PALM SPRINGS, Calif. - The music doesn't stop in between the two weekends of the Coachella Music Festival. On Wednesday night, the city of Palm Springs held the Tachevah Block Party in an effort to keep the party going, and cash in on festival goers staying in town for both weekends.
The event kicked off with some local sounds that included the Yip Yops, CIVX, and ONE11, all voted by fans online to play on stage at the event. The free concert was then headlined by popular Los Angeles based group Fitz and the Tantrums.
Palm Springs resident Nicole Vann headed downtown to enjoy the night of music.
"We're here to see Fitz and the Tantrums and also the Yip Yops. I saw them perform over at the Hard Rock and thought that they were pretty good," Vann said.
Michelle and John drove out to Palm Springs from Los Angeles to experience the event, which only adds to the month full of music festivals that turn the Coachella Valley into a music hub.
"You know we just came out to enjoy a concert tonight, we're staying at the hotel and are going to enjoy some really great music,"
This is the second year the Tachevah Block Party has been held downtown. The event is organized by Coachella and Stagecoach promoter Goldenvoice, Palm Springs Resorts, and the Agua Caliente Band of Cahuilla Indians among others. Last year the even attracted more than 6,500 people.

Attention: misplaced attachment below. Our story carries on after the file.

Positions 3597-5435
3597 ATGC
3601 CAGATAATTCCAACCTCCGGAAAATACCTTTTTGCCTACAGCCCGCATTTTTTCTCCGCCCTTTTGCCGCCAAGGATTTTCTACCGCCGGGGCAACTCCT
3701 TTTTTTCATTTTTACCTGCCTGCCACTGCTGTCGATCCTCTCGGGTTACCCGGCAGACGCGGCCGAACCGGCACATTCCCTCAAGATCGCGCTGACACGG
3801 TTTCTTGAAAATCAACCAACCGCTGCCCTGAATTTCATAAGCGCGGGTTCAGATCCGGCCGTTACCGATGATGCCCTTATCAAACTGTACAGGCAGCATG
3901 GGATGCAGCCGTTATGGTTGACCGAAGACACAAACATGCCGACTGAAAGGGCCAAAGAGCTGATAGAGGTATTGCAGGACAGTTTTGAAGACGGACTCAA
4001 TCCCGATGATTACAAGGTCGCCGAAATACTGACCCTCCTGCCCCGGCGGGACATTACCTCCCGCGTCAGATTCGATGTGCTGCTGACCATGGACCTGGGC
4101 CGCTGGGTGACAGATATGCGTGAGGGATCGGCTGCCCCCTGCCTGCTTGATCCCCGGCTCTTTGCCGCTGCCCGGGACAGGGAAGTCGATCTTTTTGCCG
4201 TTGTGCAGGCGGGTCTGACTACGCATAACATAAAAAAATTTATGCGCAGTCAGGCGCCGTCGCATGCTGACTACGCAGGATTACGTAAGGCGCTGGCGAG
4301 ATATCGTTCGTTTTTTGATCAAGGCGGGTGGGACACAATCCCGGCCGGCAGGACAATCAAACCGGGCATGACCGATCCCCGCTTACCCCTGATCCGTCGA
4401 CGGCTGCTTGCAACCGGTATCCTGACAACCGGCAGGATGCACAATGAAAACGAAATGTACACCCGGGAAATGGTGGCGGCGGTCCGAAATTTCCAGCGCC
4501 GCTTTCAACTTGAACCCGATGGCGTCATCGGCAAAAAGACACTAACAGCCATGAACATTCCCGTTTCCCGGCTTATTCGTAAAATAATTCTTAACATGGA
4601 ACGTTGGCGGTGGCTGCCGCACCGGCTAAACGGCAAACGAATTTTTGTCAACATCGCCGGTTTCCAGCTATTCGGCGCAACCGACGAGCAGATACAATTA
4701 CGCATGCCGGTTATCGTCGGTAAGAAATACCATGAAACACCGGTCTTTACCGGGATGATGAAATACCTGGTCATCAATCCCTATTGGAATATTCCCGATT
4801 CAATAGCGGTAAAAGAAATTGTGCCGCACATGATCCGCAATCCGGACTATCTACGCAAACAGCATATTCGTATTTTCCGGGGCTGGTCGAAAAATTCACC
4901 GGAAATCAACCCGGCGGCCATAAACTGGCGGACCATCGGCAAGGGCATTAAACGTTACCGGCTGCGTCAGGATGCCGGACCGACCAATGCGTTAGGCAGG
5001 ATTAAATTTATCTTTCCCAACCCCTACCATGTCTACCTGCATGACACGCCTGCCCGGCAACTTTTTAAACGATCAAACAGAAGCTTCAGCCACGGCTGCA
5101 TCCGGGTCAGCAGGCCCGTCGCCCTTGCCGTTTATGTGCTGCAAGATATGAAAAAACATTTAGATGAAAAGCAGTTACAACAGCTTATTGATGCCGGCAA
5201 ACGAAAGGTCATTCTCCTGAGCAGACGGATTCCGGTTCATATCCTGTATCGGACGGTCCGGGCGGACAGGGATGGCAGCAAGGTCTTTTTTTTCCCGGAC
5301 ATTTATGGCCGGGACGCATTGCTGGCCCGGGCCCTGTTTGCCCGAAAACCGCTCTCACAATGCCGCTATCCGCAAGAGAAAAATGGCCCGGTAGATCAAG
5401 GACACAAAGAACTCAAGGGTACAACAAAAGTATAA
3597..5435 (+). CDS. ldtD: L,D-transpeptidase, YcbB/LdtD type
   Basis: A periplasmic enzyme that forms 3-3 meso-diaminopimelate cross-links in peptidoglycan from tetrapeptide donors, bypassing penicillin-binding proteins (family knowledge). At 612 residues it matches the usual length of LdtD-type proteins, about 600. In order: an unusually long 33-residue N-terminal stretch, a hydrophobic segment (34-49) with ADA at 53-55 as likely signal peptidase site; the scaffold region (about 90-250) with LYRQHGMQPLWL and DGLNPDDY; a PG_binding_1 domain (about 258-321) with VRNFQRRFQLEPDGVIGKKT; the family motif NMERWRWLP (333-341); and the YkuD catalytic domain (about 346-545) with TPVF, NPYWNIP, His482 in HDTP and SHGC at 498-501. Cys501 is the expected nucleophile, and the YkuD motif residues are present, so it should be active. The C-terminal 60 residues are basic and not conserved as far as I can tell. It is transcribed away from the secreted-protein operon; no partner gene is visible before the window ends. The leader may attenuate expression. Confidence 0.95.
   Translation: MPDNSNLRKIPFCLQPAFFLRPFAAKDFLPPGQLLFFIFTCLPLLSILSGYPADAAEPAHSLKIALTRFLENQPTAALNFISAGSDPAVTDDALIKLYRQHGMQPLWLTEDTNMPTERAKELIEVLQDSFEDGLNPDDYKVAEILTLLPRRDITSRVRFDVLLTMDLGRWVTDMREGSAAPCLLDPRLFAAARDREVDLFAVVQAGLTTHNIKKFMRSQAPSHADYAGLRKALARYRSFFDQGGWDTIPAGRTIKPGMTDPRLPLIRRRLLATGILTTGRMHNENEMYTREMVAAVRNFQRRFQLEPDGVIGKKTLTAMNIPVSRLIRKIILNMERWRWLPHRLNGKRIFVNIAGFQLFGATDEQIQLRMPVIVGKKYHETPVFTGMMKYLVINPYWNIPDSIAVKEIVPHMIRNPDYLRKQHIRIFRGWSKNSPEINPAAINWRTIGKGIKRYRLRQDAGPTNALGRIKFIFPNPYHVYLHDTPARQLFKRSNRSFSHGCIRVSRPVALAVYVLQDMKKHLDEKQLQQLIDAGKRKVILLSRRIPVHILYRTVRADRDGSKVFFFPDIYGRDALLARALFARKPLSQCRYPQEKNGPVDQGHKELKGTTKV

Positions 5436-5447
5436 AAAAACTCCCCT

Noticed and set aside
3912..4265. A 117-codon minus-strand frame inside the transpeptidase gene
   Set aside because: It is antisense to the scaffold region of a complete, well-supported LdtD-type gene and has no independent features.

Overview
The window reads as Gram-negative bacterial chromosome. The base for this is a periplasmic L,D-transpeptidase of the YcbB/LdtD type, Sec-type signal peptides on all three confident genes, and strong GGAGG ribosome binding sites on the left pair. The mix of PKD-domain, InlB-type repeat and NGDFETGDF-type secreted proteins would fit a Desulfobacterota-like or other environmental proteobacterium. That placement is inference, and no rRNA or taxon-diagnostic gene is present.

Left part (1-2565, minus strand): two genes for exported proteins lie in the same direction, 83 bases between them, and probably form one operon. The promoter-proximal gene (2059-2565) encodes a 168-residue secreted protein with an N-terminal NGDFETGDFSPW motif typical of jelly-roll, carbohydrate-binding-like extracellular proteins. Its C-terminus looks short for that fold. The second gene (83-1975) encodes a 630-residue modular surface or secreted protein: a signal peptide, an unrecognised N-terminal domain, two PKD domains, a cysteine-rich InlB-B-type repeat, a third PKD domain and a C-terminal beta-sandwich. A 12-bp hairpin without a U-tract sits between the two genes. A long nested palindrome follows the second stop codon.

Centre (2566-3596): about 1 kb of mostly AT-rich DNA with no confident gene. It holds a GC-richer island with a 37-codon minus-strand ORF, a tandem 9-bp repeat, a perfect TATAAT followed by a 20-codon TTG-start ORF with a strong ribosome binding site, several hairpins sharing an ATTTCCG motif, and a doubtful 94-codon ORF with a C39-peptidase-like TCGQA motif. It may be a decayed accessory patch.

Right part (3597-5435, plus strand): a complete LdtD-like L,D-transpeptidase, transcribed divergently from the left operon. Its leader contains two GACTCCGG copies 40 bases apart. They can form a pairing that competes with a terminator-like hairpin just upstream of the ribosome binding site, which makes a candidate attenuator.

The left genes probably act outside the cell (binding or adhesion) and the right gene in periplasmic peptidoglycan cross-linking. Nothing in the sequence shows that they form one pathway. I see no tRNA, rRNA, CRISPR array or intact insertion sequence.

"We were shocked, we were shocked we did so well. It was so professionally put on by our friends at Goldenvoice that it will only get better and better and better, said Vice President of P.S. Resorts Tim Ellis.
This year more than 10,000 people were expected to attend.
"Well, it draws Palm Springs into the equation, both Coachella and Stagecoach are happening in the east valley, we wanted to do something here in the heart of Palm Springs. So, we're waving the Palm Springs flag that says "we can do this to." I think its great for the entire valley and downtown Palm Springs," Ellis said.
The event also helps give the local economy a big boost.
"It's more spread economics, people go out for dinner before and afterwards, they'll go out to drinks and have a good time afterwards. The hotels seem to be doing a little better than midweek last year," Ellis said.
Events like this also attract food vendors such as Peter Holder with Cousins Maine Lobster, a growing company out of Los Angeles, now bringing its business to the Coachella Valley.
"Now we're in the Inland Empire, we're doing Coachella and Palm Springs. We love it, the people love it, so it's great for us," Holder said.
"Oh, it's definitely good for business here in the desert with Coachella and Stagecoach, the hotels, just the restaurants, it's really good for them definitely," Vann said.
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